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Triangle Politics: Wake's Coble appears ready to move faster on transit

From staff reportsJuly 11, 2014 

County Commissioner Paul Coble has set a slow pace over the past three years for public discussion about bus and rail transit improvements in Wake County, but he might be ready now to ease his foot off the brake pedal.

At a July 21 work session, Wake commissioners will be asked to endorse what are largely Coble’s ideas for developing a new “transit investment strategy.”

Coble was board chairman in 2011 when former County Manager David Cooke outlined the Wake Transit Plan – which was never discussed at a commissioners meeting again. He has served as the board’s point person on transit since then.

Now Coble wants to see updated information about existing bus service and ridership, key employment hubs and transportation corridors that might pose heavy demand for transit service in the future, and the transportation needs of Wake’s 12 municipalities and rural areas.

“There needs to be equity,” Coble said. “We would not veto a plan because Wendell didn’t get the exact thing Raleigh did. But you’ve got to get everybody to the table, and you’ve got to get them to agree that the plan really helps everybody.”

Coble, a Republican, will be challenged in his bid for re-election this fall by John D. Burns, a Democrat. Burns says commissioners should let voters decide next year whether to approve a Wake transit plan and a half-cent sales tax to help pay for it.

“In the past, what they’ve done is talk about it and not really do anything about it,” Burns said. “And Mr. Coble has used it as an opportunity to express his belief that we don’t need the transit plan that is currently languishing in his top desk drawer. I hope this (work session) is a discussion that leads to action.”

Coble said he wouldn’t rule out a decision by Wake commissioners in time to get transit on the October 2015 referendum ballot.

“We need to make sure we get the best data and it doesn’t just sit on a shelf and become outdated because too much time passes by,” he said. “Once we kick it off, we need to be engaged.”

Baldwin calls for school planning

Speaking of transit, Raleigh City Councilwoman Mary-Ann Baldwin wants the city to work more closely with Wake County schools as it plots new locations to serve a growing population.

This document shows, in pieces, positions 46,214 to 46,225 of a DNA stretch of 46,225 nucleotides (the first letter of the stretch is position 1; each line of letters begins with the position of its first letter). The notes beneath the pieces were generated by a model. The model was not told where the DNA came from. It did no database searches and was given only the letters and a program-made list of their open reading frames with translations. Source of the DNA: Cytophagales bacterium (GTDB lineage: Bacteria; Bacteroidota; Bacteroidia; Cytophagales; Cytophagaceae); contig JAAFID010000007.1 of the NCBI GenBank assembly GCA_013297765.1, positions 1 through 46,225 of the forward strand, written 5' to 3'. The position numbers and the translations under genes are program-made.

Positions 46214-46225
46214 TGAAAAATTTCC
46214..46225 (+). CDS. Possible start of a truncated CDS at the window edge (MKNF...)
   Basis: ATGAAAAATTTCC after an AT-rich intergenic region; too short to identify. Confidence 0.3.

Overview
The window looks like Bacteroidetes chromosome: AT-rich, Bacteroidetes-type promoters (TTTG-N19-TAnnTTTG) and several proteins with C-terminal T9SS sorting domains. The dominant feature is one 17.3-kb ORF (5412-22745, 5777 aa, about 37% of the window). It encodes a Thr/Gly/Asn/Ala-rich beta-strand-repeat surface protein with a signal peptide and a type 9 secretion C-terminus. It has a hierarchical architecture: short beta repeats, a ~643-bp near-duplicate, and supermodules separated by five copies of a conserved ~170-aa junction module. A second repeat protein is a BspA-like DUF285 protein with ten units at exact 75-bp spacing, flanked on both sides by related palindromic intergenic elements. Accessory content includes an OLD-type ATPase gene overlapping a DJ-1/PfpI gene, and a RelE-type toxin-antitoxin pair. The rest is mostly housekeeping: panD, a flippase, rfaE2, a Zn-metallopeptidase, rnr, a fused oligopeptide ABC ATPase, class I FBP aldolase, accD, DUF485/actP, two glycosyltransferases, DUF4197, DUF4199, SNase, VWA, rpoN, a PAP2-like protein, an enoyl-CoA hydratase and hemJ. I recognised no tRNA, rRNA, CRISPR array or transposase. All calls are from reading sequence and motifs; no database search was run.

Baldwin pointed to a recent debate over whether to build new elementary schools near the county’s borders or closer to downtown Raleigh. She told fellow council members this month that she’d like to see new schools built along current and future transit lines.

“This gives children and parents additional options for getting to school and may relieve stress on the (school system) budget for transportation and bus services,” Baldwin wrote in an email to the council. “It would also help us drive ridership and create walkable centers.”

Real estate, however, is cheaper in far-flung suburban areas, so Baldwin thinks the city can help make urban sites more affordable. She’s calling for more partnerships where parks and community centers can be built next to new schools – the sort of land sharing that’s already taking place at Brier Creek Elementary School.

To explore further cooperation, Baldwin is proposing a new task force with representatives from the city council, school board and Wake County commissioners.

Would Wake tax increase hurt?

Members of the Wake County Board of Commissioners have a difference of opinion about whether a proposed quarter-cent increase in the sales tax rate that could be used to pay for raises for teachers would have a major impact on taxpayers.

Shoppers in Wake County now pay a 6.75 percent sales tax; 4.75 percent goes to the state and 2 percent goes to the county. Democratic commissioners want to put on the Nov. 4 ballot a referendum asking voters to support raising the sales tax rate by a quarter-cent.

The extra quarter-cent would generate an estimated $27 million a year . A Wake County household with the median income of $65,826 with an assumed 24 percent taxable spending would see an average impact of $40 per year.

“It’s not asking anyone to pay anything terribly different than they already pay for taxes,” Democratic Commissioner Betty Lou Ward said this week.

But Republican Commissioner Joe Bryan, the vice chairman of the board, said the sales tax increase has to be considered in light of how the county is raising property taxes by 8.25 percent this year to repay last fall’s $810 million school construction bond issue.

“Again we are looking at a regressive tax on 120,000 people that are living in poverty who can least afford it,” Bryan said.

Commissioners will vote Aug. 4 on whether to put the referendum on the November ballot.

Political events

• Jamey Falkenbury, director of operations for Lt. Gov. Dan Forest, will speak about the impacts of “Common Core” to the Wake County Republican Women's Club on Thursday at the N.C. State University Club, 4200 Hillsborough St. in Raleigh. Social begins at 11:30 a.m. followed by the lunch/program at 11:45 a.m. Lunch is $19 at the door. Pay by mail, P.O. Box 30454, Raleigh 27622 or online at www.wakerepublicanwomen.org. Contact us or make reservations by email, 1wcrwc@gmail.com, by Monday.

Compiled by Bruce Siceloff, T. Keung Hui and Colin Campbell

Got a tip, item or coming event? Fax Triangle Politics at 919-829-4529, or send e-mail to metroeds@newsobserver.com. Send items by noon Thursday.

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